Scapthrift: And is it a pleasant country withal!?
Seagull: As ever the sun shine on, temperate and full of all sorts of excellent viands. Wild boar is as common there as our tamest bacon is here; venison, as mutton. And then you shall live freely there, without sergeants, or courtiers, or lawyers, or intelligencers ... Then for your means to advancement, there, it is simple, and not preposterously mixed: you may be an alderman there, and never be scavenger; you may be a nobleman, and never be a slave; you may come to preferment enough, and never be a pander; to riches and fortune enough, and have never the more villainy, nor the less wit.
Spendall: Gods me! And how far is it thether?
Seagull: Some six weeks' sail, no more, with any indifferent good wind. And if I get to any part of the coast of Africa, I'll sail thether with any wind. Or when I come to Cape Finister, there's a fortnight wind continually wafts us till we come at Virginia.'
The Virginia Company, a pair of English joint stock companies, is chartered by King James I on 10 Apr 1606. The two companies, called the "Virginia Company of London" (or the London Company) and the "Virginia Company of Plymouth" (or Plymouth Company) operated with identical charters but with differing territories. By the terms of the charter, the London Company was permitted to establish a colony of 100 miles square between the 34th parallel and the 41st parallel (approximately between Cape Fear and Long Island Sound).
The Virginia Company of London outfitted 3 ships to establish a colony, the 120 tonne "Susan Constant" (recent evidence has come to light indicating that the ship might bave been called the Sara Constant, misrecorded by early historians), the 50 tonne "Godspeed" and the 20 tonne "Discovery".
From From WilliamsburgPrivateTours.com:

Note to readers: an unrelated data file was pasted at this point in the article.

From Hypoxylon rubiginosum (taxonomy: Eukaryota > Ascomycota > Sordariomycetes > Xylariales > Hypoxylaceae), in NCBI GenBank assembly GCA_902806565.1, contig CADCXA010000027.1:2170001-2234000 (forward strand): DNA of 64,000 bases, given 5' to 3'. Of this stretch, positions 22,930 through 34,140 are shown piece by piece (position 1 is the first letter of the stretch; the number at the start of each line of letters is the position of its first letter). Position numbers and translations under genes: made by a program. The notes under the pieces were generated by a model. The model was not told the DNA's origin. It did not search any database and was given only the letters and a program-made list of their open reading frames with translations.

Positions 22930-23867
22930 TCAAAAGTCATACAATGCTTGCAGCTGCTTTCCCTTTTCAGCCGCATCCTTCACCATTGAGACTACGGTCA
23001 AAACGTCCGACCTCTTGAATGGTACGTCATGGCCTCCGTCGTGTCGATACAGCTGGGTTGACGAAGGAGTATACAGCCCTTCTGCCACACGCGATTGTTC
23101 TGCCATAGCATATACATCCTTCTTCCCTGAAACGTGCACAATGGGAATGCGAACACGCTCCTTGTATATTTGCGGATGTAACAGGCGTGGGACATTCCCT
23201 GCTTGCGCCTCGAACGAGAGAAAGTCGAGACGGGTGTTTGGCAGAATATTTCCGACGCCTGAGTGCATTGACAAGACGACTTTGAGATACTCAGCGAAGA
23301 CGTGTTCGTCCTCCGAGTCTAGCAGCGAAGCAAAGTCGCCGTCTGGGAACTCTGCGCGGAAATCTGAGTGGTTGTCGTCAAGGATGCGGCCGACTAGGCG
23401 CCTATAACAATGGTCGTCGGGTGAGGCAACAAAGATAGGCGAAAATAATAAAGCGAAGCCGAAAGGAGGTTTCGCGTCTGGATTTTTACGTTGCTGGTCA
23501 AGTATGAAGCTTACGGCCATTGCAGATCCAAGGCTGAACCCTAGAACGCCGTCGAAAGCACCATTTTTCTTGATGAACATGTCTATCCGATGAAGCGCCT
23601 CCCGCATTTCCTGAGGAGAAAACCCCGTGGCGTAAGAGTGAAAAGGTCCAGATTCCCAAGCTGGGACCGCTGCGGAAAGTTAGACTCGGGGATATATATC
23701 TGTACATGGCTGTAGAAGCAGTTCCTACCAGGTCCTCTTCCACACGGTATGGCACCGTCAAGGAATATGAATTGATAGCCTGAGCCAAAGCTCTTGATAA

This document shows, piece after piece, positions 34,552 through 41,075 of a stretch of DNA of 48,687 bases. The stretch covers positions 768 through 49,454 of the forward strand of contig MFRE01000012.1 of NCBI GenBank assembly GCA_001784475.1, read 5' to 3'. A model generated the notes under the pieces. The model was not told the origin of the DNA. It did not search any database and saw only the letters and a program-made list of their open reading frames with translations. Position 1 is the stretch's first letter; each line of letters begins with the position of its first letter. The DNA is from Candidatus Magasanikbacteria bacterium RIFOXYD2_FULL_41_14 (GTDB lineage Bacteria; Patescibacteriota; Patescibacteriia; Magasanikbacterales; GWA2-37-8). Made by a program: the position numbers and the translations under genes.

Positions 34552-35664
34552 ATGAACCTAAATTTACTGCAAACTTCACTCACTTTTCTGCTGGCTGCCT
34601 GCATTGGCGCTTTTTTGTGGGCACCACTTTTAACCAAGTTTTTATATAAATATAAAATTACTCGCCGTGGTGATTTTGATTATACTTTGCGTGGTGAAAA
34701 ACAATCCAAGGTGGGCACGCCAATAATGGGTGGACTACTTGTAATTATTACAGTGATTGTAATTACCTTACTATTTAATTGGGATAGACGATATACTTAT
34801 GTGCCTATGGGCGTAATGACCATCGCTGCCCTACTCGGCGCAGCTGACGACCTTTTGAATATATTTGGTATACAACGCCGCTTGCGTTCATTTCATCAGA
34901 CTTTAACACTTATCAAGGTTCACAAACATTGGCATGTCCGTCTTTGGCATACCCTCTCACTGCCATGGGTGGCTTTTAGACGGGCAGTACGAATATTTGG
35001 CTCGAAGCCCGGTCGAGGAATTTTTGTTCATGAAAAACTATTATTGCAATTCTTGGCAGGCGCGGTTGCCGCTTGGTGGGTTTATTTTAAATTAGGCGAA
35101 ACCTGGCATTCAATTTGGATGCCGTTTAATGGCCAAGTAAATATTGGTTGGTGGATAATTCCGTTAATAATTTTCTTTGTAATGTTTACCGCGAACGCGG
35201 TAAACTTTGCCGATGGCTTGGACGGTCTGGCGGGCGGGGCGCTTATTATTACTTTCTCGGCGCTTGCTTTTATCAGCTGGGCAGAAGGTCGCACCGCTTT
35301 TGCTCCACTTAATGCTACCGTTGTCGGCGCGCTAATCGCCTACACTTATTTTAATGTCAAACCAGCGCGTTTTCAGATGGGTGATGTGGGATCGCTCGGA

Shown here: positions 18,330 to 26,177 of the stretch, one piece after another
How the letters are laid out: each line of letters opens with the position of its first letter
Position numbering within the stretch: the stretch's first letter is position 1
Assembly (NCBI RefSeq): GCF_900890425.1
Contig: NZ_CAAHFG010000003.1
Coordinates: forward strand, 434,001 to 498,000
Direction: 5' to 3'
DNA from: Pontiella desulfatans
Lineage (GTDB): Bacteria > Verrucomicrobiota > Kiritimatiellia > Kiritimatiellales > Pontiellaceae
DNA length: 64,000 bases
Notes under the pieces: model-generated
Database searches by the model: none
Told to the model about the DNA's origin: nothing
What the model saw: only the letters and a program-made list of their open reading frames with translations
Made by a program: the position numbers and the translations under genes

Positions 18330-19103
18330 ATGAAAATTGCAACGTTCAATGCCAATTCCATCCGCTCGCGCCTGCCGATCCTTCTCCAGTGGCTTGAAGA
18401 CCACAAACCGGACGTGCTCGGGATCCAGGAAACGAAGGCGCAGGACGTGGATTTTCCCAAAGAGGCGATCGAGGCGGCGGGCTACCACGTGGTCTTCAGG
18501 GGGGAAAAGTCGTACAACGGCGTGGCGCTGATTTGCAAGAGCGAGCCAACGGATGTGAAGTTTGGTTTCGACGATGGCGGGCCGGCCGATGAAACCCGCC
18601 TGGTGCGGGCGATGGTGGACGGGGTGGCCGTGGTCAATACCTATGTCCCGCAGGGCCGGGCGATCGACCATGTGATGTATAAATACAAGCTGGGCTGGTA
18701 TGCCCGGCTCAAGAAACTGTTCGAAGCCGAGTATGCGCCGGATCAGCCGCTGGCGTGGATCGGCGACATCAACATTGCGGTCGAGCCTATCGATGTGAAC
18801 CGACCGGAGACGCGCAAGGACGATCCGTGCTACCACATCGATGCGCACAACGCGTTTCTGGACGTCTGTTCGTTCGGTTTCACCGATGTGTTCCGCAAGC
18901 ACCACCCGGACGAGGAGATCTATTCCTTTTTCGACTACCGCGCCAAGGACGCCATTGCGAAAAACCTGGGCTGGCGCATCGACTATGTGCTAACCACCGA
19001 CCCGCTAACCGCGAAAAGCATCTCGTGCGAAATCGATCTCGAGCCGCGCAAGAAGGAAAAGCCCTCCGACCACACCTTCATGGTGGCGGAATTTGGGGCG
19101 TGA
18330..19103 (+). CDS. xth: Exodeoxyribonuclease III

The voyage left December 20, 1606 and did not encounter any really severe problems. There were no ships lost and no fights with the Spanish. There was a depressing delay aboard ship, of 6 weeks duration, spent rolling to and fro in the English Channel waiting for favorable winds to sail in the needed South direction. There was the event during the voyage of Captain John Smith being charged wrongfully with concealing a mutiny. The ships took a southerly route stopping at several Caribbean Islands to which they stopped to refresh themselves. Not one colonist was lost to sickness on the voyage of 4 and 1/2 months. The ship first arrived at the mouth of the Chesapeake Bay April 26, 1607.
19 Dec 1606 
On the 19 of December, 1606, we set sail from Blackwall, but by unprosperous winds, were kept six weeks in the sight of England; all which time, Master Hunt our preacher, was so weak and sick, that few expected his recovery.
From From Wikipedia's Entry on Christopher Newport:
As soon as land was in sight, sealed orders from the Virginia Company were opened which named Captain John Smith as a member of the governing Council of the Colony. On the voyage over, Smith had been placed under shipboard arrest, charged for "concealing a mutiny" by the aristocrat Wingfield. Smith had been scheduled to be sent back to Britain with Newport to answer this charge.